Melinda L. Stahl, Brimfield, Ohio



From Switzerland

It's about 15 years that I have enjoyed your newsletters. I am 50 years old now, and I made my first homemade cheese-trial when I was 12 ... working out a Swiss Tomme Vaudoise that turned out a Sbrinz.

Do you know "Tomme Vaudoise?!" It's a smooth tomme, flowing as if one had melted it when ripe. It's a non-pasteurized, smooth cheese that is ripe within a very short time. And, it has a beautiful, fruity, hazelnut taste, due to it's candidum crust. I like it most with plain salt and black pepper, fresh, with some red wine and fresh bread.
Brigitte Schenkel

Tomme Vaudoise
And Sbrinz is the hardest Swiss cheese - it takes quite a long time to ripen, it's very hard (they used to cut it with an axe, times ago) something like a greasy Swiss parmigiano.

I worked with pasteurized milk and used powdered rennet like they use in Switzerland when they make professional, huge, hard cheese, about 200-300 liters at once (53-79 gallons) and me with a knife tip full of it for my 3-4 liters of milk (3/4-1 gallon). The taste of rennet was very strong in my "Tomme-Vaudoise-Sbrinz" ... but I liked my first experience.

Years passed before I began to make my own cheese again ... and I brought it to 13 recipes, including my "Tomme Vaudoise" with which I still don't have a constant success. I have done only fresh and soft cheeses so far, because I always have ripened it in the bottom of my fridge. I am usually working with 40 liters (10 1/2 gallons) of fresh cow's milk, for all 13 recipes, which gives me a stock of different cheeses for over 3 months.

It is very difficult in these times of globalization to sell homemade cheese in Switzerland, because of their too expensive hygiene tests for non-professionals, compared to the small amount of cheese I could manufacture. So much for "why-I-love" your monthly newsletter and how much I understand the experiences of which you all speak.
Brigitte Schenkel, in the Jura Hills, Switzerland



He's Smokin!

In response to the lady from Hungary (January Moosletter): I've only been smoking cheese about 6 months, none of our own cheeses yet. 20 minutes to 1 hour will give lots of flavor, but wrapping it in plastic wrap and aging it a week allows the flavor to penetrate and mellow out.

I've only done commercial cheese so far - cheddar, cojack, pepper jack and feta. They were all good, but feta was the stand-out favorite. The combination of salt and smoke is great - also, I think the more open texture allows the smoke to penetrate.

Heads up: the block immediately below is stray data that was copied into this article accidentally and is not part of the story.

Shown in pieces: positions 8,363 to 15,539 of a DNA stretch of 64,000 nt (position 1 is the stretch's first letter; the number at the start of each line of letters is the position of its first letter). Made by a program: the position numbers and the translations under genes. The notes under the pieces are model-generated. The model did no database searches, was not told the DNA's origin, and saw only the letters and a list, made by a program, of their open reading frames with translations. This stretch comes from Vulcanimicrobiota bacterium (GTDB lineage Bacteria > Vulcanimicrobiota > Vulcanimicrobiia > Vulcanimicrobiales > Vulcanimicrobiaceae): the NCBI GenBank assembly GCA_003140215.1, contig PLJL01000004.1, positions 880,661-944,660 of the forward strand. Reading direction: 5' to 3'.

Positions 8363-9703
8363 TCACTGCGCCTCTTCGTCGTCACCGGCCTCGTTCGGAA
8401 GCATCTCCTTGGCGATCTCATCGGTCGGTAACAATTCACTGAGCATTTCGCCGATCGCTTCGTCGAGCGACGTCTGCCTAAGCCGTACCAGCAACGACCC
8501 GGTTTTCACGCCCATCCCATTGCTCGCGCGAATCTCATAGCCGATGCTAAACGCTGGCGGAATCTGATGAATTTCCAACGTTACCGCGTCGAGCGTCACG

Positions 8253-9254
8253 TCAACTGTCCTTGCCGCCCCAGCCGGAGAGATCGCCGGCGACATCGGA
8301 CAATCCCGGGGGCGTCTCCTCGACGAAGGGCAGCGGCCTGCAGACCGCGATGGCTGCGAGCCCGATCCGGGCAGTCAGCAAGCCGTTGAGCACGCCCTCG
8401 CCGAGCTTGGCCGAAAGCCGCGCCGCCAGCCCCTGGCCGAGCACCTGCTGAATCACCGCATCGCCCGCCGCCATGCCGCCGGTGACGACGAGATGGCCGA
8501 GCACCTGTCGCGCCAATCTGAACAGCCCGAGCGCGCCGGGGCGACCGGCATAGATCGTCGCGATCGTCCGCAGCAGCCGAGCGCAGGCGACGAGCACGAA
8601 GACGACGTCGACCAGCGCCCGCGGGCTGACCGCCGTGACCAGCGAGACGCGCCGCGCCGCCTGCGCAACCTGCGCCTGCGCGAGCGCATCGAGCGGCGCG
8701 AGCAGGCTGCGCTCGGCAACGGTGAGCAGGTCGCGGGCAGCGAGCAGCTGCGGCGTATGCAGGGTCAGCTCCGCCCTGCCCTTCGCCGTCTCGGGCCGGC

Bill Brandner working his farm


I plan to try it on pizza if we can keep it around long enough to make a pizza crust. Maybe sun dried tomato, artichoke hearts, and smoked feta?

For wood, I tried mesquite and it was just too harsh a smoke. Cherry was nice, but apple is our favorite wood for smoking - mellow and sweet.

We have a small herd of Dexter cattle - seven at the moment, should be eleven this Spring. We share milk with the calves - only milking for a short time, after the calves have cleaned up the colostrum, but before they need all the milk. We don't get to make much cheese each year.
Bill Brandner, Auburn, Washington


Send your news & responses to Jeri at
(Note: Questions about making cheese go to


A Visit to the Queen

A few months ago, Ricki received an e-mail from a cheese maker in Uganda, Baker Muwonge. He was coming to the United States to visit her! Sure enough, Baker flew to Logan Airport at the end of December. He befriended a taxi driver who took the day off from work to drive him 100 miles from Boston to our shop.

Needless to say, Ricki was deeply honored by this and she and Baker became fast friends. Baker told her about his business, Seasons Dairy, in the Kayunga District of Uganda.
Baker Muwonge and Ricki


Visitors at the grand opening of the new plant
He has a milk processing plant with the capacity to handle over 30,000 liters (7,925 gallons) of milk per day, which is then used to produce cheese.

He employs 19 people, including 6 women. His business has improved the standard of living for many farmers around the factory by purchasing raw milk from them.

In fact, in 2010, the President of the Republic of Uganda visited Seasons Dairy to acknowledge and recognize it's success.

When Baker came here, he was needing some advice about his production of mozzarella. He had, in fact, recently received an order to provide 7 tons of mozzarella monthly to a fast food chain in his region. So Ricki arranged for him to visit the Mozzarella House in Peabody, MA. He was able to spend time with the owner, Giuseppe Argentieri. Giuseppe contacted his mozzarella specialist in Italy about going to Uganda to train Baker's staff. It's a small world, isn't it?